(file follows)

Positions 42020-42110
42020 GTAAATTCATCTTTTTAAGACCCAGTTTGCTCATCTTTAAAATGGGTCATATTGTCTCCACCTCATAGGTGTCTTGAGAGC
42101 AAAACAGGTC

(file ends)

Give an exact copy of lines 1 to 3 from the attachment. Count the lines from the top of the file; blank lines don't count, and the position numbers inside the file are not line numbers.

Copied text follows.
Positions 42020-42110
42020 GTAAATTCATCTTTTTAAGACCCAGTTTGCTCATCTTTAAAATGGGTCATATTGTCTCCACCTCATAGGTGTCTTGAGAGC
42101 AAAACAGGTC